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Cataracts could cause Insomnia in the Elderly

Reported September 5, 2011

 

Cataracts could cause Insomnia in the Elderly

 

 

(Ivanhoe Newswire)--- If you are a senior citizen and you are finding it hard to get to sleep at night, a new study may have some answers for you. A natural yellowing of the eye lens that absorbs blue light s has been linked to sleep disorders in the elderly.

"The strong link between lens yellowing and age could help explain why sleep disorders become more frequent with increasing age," Line Kessel, M.D., Ph.D., the study's lead author, was quoted saying.

 

A group of 970 volunteers had their eyes examined by lens autofluorometry; a non-invasive method that determined how much blue light was transmitted into the retina. Blue light influences the sleep cycle by helping initiate the release of the hormone Melatonin, which tells the body when it's time to go to sleep or stay awake.

 

82.8 percent of the volunteers that were considered to have a sleep disorder confirmed that they often suffered from insomnia or that they had purchased prescription sleeping pills within the last year. Researchers were able to find a link between blue light transmission and sleeping problems; people who had yellowing of the eye lens, which causes less blue light to come into the retina, had a greater risk of sleep disturbances. Higher rates of sleep disorders were reported by older participants, smokers and women.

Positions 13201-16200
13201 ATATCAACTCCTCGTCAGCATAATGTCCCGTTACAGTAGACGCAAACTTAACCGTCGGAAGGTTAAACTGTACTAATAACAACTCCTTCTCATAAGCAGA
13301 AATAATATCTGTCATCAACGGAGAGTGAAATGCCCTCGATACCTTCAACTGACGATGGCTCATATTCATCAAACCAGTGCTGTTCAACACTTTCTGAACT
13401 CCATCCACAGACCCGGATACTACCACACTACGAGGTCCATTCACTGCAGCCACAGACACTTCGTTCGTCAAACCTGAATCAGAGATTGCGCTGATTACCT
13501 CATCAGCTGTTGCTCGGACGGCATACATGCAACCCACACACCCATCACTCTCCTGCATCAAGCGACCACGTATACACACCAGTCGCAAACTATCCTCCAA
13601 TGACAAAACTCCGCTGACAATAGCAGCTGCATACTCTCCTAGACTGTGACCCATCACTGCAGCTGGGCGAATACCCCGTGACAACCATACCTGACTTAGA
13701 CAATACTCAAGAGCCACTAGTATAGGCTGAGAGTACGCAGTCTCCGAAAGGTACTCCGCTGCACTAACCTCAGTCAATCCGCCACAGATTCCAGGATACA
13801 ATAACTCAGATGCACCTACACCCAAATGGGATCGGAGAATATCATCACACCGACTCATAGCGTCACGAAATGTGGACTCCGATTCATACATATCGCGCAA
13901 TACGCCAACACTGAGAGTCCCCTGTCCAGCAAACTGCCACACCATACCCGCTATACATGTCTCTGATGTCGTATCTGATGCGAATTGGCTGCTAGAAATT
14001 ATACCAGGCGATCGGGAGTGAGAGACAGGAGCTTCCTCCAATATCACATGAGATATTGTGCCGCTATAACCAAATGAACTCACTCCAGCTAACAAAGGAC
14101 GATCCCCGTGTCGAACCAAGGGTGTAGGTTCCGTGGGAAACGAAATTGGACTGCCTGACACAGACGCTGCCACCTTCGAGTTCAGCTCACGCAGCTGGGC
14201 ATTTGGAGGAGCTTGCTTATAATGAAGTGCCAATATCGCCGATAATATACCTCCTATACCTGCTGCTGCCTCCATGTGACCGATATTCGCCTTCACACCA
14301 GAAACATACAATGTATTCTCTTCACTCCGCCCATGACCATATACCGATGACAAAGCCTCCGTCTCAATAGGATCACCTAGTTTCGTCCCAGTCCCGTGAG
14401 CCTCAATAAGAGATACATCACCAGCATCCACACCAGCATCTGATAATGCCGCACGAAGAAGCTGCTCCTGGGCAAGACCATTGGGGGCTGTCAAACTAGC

"The results showed that while age-related lens yellowing is of relatively little importance for visual function, it may be responsible for insomnia in the elderly," Kessel was quoted saying.

 

Cataract surgery could be the solution to end those sleepless nights. Kessel, who is a senior scientist in the Department of Opthalmology at Glostrup Hospital in Denmark, said that sleep quality has been shown to improve after cataract surgery.

 

"The transmission of blue light currently cannot be improved by any other method than cataract surgery," She was quoted saying.

 

SOURCE: Sleep American Academy of Sleep Medicine. September 1st, 2011.